Sacramento National Wildlife Refuge Complex
History and components
Before the arrival of European settlers in the 19th century, much of the Sacramento valley was taken up by seasonal wetlands and grasslands. By the beginning of the 20th century, much of this had been replaced by farmland, particularly for the growing of rice, and the rivers no longer create new wetlands because their flow is controlled by levees and irrigation schemes. Less than 10% of the original wetland area remains. Migrating birds have continued to use the area, and resting in the rice fields, consumed considerable quantities of the crop.
In 1937, the United States Fish and Wildlife Service, with the aid of the Civilian Conservation Corps, began the process of creating a refuge within dry, alkaline lands between the towns of Willows and Maxwell. This was the original Sacramento NWR. From the 1940s onward, additional refuges were created, so that the Sacramento NWR Complex now includes the following refuges, located between 80 and 145 kilometres (50 and 90 mi) north of the city of Sacramento:
- Sacramento National Wildlife Refuge (southeastern Glenn and northeastern Colusa counties, south of Willows)
- Delevan National Wildlife Refuge (east of Maxwell)
- Butte Sink National Wildlife Refuge (northeast of the town of Colusa)
- Colusa National Wildlife Refuge (between the towns of Colusa and Williams)
- Sutter National Wildlife Refuge (southwest of Yuba City)
- Sacramento River National Wildlife Refuge (several non-contiguous sites along the Sacramento River between Red Bluff and Princeton)
The total area of the refuges is about 140 square kilometres (35,000 acres)s).
The water flows in the refuge have to be controlled artificially, and the vegetation has to be managed actively through irrigation and burning, to ensure that the wetlands remain productive, and provide adequate food and resting places for the birds. Between them, the refuges provide a range of habitats: seasonal marshes, uplands, permanent ponds, and riparian areas.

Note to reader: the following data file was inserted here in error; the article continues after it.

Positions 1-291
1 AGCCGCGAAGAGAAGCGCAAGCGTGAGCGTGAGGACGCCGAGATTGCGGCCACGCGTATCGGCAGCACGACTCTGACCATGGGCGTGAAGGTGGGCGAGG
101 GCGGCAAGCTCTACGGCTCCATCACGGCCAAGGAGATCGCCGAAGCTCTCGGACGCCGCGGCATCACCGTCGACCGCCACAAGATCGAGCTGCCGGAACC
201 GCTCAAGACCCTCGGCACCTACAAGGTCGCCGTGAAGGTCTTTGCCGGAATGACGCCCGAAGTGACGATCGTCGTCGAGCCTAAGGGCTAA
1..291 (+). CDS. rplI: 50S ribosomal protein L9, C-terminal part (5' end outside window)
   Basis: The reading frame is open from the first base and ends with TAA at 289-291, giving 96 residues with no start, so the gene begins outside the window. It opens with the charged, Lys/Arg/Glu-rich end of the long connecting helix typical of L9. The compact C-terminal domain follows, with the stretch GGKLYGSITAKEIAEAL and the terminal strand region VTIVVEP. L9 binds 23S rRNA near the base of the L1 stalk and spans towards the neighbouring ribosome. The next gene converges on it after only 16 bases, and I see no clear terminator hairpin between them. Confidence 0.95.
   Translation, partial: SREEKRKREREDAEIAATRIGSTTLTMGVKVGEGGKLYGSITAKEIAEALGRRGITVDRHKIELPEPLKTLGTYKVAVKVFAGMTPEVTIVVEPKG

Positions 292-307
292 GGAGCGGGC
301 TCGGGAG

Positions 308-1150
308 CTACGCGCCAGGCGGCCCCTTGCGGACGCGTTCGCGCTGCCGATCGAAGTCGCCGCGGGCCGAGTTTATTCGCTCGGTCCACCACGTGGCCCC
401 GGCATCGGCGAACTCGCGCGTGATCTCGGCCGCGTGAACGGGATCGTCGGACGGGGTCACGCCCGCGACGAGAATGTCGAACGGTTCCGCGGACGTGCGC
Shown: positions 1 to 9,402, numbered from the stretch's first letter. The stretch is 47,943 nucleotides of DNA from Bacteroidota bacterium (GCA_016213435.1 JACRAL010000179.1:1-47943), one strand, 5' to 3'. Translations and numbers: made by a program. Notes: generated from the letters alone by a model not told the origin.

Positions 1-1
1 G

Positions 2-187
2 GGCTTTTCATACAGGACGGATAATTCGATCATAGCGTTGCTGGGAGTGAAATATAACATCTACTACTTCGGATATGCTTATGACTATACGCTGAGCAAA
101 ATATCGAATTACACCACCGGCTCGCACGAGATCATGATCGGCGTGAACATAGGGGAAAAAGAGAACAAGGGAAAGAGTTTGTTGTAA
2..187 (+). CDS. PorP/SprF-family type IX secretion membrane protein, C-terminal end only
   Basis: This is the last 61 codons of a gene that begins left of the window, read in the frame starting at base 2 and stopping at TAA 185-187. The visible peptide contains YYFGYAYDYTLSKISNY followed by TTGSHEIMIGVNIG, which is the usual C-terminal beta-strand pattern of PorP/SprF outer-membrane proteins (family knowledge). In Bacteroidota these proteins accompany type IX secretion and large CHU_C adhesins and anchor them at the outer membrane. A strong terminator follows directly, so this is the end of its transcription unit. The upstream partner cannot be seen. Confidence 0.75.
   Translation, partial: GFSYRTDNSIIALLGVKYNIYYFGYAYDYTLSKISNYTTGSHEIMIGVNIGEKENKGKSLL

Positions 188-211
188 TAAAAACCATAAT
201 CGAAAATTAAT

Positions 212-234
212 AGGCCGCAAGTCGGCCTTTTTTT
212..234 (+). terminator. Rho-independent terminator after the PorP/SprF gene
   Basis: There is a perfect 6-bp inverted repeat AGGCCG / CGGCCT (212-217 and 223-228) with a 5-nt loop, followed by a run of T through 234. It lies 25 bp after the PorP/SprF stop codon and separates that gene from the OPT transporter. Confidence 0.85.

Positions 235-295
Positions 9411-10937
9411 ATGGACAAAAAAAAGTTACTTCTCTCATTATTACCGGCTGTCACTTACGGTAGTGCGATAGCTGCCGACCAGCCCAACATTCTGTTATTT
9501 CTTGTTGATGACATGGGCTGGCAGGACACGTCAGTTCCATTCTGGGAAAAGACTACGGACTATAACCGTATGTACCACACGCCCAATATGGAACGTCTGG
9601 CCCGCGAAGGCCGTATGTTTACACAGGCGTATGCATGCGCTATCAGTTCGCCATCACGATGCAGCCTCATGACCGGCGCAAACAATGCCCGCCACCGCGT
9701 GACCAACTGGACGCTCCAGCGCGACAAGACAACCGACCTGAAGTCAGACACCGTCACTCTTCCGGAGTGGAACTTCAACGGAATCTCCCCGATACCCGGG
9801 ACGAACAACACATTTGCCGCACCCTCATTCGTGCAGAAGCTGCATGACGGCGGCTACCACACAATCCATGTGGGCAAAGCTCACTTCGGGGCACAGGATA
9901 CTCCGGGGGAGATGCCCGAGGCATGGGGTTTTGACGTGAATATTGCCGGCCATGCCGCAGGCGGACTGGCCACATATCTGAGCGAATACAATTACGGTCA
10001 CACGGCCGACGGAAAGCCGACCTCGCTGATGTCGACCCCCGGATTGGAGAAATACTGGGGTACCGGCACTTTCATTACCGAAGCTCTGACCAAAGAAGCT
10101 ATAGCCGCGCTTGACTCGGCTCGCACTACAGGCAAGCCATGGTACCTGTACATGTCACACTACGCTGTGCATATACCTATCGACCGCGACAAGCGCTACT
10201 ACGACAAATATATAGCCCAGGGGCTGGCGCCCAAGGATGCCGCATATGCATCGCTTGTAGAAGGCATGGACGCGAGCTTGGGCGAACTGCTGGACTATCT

The refuges are provided with facilities for visitors, though these have to be limited to avoid conflict with their primary purpose of conservation. The layout of the wetlands has been planned to allow visitors a good view of the birds while minimising the risk of disturbance to them. There is a visitor's center at the Sacramento NWR, and routes for car tours on the Sacramento and Colusa sites, though visitors are allowed to leave their cars only at selected sites. There are walking trails at both those sites and also at the Sacramento River site. Limited hunting is permitted on some of the sites.
Over 300 species of birds and mammals use the refuges, not all of them migratory. Among those most likely to be seen by visitors (depending on season) are:
- Grebes: pied-billed grebe, eared grebe
- Pelicans, cormorants: American white pelican, double-crested cormorant
- Herons etc.: American bittern, great blue heron, great egret, snowy egret, black-crowned night heron, white-faced ibis
- Ducks and geese: mallard, pintail, American wigeon, cinnamon teal, green-winged teal, bufflehead, northern shoveler, ring-necked duck, wood duck, snow goose, white-fronted goose, Ross's goose
- Raptors: turkey vulture, osprey, white-tailed kite, northern harrier, red-tailed hawk, American kestrel, golden eagle, bald eagle (the eagles are not common, but there is a chance of seeing them).
- Waders and other shorebirds: ring-necked pheasant, Virginia rail, sora, common moorhen, American coot, killdeer, black-necked stilt, American avocet, greater yellowlegs, western sandpiper, least sandpiper, dunlin, long-billed dowitcher, Wilson's snipe
- Gulls etc.: ring-billed gull, herring gull
- Pigeons and doves: mourning dove
- Owls: great horned owl, barn owl
- Woodpeckers: Nuttall's woodpecker, northern flicker
- Passerines: western kingbird, yellow-billed magpie, tree swallow, cliff swallow, barn swallow, marsh wren, ruby-crowned kinglet, European starling, American pipit, yellow-rumped warbler, common yellowthroat, Savannah sparrow, song sparrow, Lincoln's sparrow, white-crowned sparrow, golden-crowned sparrow, dark-eyed junco, red-winged blackbird, western meadowlark, Brewer's blackbird, brown-headed cowbird, Bullock's oriole, house finch, house sparrow
- Mammals: black-tailed jackrabbit, California ground squirrel, black-tailed deer.
The Sacramento National Wildlife Refuge Complex boasts a diverse flora, even though large amounts of the historic wetland has been destroyed. Among the diverse wildflowers present is the yellow mariposa lily, Calochortus luteus.
- U.S. Fish and Wildlife Service. 2009
- C. Michael Hogan. 2009
- C. Michael Hogan. 2009. Yellow Mariposa Lily: Calochortus luteus, GlobalTwitcher.com, ed. N. Stromberg
- Official U.S. Fish and Wildlife Service website on the Sacramento National Wildlife Refuge Complex. 2009